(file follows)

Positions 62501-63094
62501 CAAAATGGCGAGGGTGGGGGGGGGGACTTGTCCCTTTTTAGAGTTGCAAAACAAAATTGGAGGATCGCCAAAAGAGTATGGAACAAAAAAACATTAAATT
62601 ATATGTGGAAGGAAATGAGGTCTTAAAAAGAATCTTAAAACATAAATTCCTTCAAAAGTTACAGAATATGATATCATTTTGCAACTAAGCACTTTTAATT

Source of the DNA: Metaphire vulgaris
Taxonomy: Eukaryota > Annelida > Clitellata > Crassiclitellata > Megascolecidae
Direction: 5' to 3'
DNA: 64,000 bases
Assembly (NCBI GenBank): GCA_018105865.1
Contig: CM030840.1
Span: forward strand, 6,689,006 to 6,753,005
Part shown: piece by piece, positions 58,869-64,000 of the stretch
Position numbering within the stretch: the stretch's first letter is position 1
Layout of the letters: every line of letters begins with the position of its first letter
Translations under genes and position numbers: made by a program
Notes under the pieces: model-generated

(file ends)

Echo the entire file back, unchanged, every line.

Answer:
Positions 62501-63094
62501 CAAAATGGCGAGGGTGGGGGGGGGGACTTGTCCCTTTTTAGAGTTGCAAAACAAAATTGGAGGATCGCCAAAAGAGTATGGAACAAAAAAACATTAAATT
62601 ATATGTGGAAGGAAATGAGGTCTTAAAAAGAATCTTAAAACATAAATTCCTTCAAAAGTTACAGAATATGATATCATTTTGCAACTAAGCACTTTTAATT

Source of the DNA: Metaphire vulgaris
Taxonomy: Eukaryota > Annelida > Clitellata > Crassiclitellata > Megascolecidae
Direction: 5' to 3'
DNA: 64,000 bases
Assembly (NCBI GenBank): GCA_018105865.1
Contig: CM030840.1
Span: forward strand, 6,689,006 to 6,753,005
Part shown: piece by piece, positions 58,869-64,000 of the stretch
Position numbering within the stretch: the stretch's first letter is position 1
Layout of the letters: every line of letters begins with the position of its first letter
Translations under genes and position numbers: made by a program
Notes under the pieces: model-generated